We've all felt like the third wheel at times, but you probably never imagined that you'd be the odd one out with your own kid. It's hard to know how to react when your child suddenly cries for Daddy to take over the bedtime routine. Picking favorites, though, is a normal part of your toddler's development. "Kids this age are starting to understand that Mommy and Daddy are individual people, and they can get different things from each parent," explains Alison Gopnik, Ph.D., author of The Philosophical Baby: What Children's Minds Tell Us About Truth, Love, and the Meaning of Life. Still, if you're the jilted one, this stage can be tough to swallow. Follow these smart moves to help you get back in the game.
Your increasingly independent kid is starting to develop his own preferences, from what he
wants for lunch to which shoes he wears -- and thanks to his budding vocabulary, he can now verbalize his likes and dislikes. However, toddlers won't always express them in the most pleasant ways. "Your child doesn't yet understand that he has the power to hurt people's feelings," says Erin Floyd, Ph.D., a clinical child psychologist in Atlanta. "If he screams for you to give the book to Daddy, it doesn't mean he loves you less -- it my just be that he's in the mood for the way your husband reads to him."
Play it cool when he passes you over. If you act sad or angry, it can cause your child to pull further away. Instead, encourage his bond with your partner, which will let him know that when he comes back to you, you'll accept him with open arms. Chances are, he'll seek you out sooner rather than later. "As fierce as toddlers can be about what they want, they also change their mind frequently," says Dr. Gopnik. "So it's a safe bet that he'll shift back and forth."
Look for activities that you can do as a group, such as building with blocks or having a picnic. Watch how your spouse interacts with your kid. "If he gets down on her level to play, and she likes it, do the same thing," suggests Russell Reiff, M.D., a developmental pediatrician at Kaiser Permanente San Francisco Medical Center. Let your partner talk you up if your toddler is still acting standoffish. "In an upbeat tone, he could say, 'Isn't it wonderful that Mommy is coloring with us? We're going to have lots of fun,'" says Dr. Floyd. Gradually, he should pull back so you can be more involved.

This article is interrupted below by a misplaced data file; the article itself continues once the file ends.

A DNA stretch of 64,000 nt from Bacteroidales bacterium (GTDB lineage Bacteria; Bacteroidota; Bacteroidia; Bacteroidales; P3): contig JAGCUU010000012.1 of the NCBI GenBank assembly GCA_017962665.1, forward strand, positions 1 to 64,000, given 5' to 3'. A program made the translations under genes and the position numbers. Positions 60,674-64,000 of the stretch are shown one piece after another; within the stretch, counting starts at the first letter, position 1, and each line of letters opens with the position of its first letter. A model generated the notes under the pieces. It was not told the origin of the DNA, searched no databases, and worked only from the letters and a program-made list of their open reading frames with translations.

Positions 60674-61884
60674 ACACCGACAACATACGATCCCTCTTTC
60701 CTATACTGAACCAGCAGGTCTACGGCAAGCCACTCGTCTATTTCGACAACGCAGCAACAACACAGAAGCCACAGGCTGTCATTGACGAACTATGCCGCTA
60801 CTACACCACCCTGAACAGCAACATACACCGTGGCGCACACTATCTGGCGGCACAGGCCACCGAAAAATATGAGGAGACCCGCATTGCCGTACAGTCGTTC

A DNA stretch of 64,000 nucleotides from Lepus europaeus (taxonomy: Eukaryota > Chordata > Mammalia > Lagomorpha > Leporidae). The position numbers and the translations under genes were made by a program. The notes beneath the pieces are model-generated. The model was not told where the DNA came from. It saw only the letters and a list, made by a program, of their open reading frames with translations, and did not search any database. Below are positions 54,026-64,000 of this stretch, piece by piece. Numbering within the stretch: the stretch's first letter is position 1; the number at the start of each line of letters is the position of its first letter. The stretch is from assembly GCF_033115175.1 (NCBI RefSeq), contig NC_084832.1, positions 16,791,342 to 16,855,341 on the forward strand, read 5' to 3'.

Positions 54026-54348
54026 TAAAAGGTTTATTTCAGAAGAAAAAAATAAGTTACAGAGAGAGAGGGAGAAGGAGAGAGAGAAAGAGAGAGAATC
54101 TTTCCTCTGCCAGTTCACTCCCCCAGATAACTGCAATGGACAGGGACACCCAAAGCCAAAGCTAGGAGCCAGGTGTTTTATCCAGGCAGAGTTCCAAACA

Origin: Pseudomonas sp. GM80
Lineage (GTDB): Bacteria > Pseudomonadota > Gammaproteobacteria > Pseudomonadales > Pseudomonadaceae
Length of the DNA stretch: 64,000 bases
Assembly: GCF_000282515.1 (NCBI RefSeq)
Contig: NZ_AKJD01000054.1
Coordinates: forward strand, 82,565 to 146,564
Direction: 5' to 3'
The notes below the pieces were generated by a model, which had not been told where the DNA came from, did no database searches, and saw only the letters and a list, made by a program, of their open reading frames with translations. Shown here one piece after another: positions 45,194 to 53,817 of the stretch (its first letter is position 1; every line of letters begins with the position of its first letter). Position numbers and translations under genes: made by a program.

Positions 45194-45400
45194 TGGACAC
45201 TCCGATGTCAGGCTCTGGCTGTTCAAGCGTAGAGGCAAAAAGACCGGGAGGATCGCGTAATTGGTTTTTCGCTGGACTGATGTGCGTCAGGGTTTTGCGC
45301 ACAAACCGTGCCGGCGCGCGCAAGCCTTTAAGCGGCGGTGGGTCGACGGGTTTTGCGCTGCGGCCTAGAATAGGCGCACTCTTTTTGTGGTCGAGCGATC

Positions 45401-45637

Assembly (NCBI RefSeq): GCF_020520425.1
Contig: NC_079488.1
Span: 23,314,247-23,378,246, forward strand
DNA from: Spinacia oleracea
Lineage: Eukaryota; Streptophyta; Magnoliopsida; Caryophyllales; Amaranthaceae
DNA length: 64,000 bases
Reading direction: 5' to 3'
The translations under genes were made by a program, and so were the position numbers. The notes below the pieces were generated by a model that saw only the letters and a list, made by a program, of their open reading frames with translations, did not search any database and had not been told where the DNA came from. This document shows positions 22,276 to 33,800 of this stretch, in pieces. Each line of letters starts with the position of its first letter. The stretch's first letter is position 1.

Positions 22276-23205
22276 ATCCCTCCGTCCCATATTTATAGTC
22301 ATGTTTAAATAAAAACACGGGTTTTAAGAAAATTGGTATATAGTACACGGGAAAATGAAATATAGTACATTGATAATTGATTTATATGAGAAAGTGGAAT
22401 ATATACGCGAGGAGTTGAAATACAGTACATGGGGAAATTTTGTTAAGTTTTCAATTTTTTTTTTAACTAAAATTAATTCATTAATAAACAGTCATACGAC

Take advantage of routines. Toddlers love predictability, and your kid will be less likely to throw tantrums if he knows who does what each day. Having a specific role also guarantees you some one-on-one time. For example, when it's your job to bathe him every night and he screams for Daddy, gently remind him that you do bathtime together, but his father will have fun putting him to bed after you're done, suggests Dr. Reiff.
Planning an outing without your partner can help you go from dissed to desired. Take your kid for some "alone time" at the park. Go out for breakfast together, or see if she wants to help make dinner. Even teaching her a game or a song that only the two of you know is enough to help you stand out.
It's not always possible for your child to do everything with the parent of the moment. His favorite might be sick, at work, or in need of a break. Although you may be tempted to give in when your kid has a meltdown, it's better to stand firm, says Dr. Reiff. Calmly tell him, "Daddy can't feed you -- he's not here." Also talk to your partner about how you want to deal with your child's favoritism. Doing this will help you steer clear of hurt feelings.
Originally published in the May 2010 issue of Parents magazine. Updated June 2014.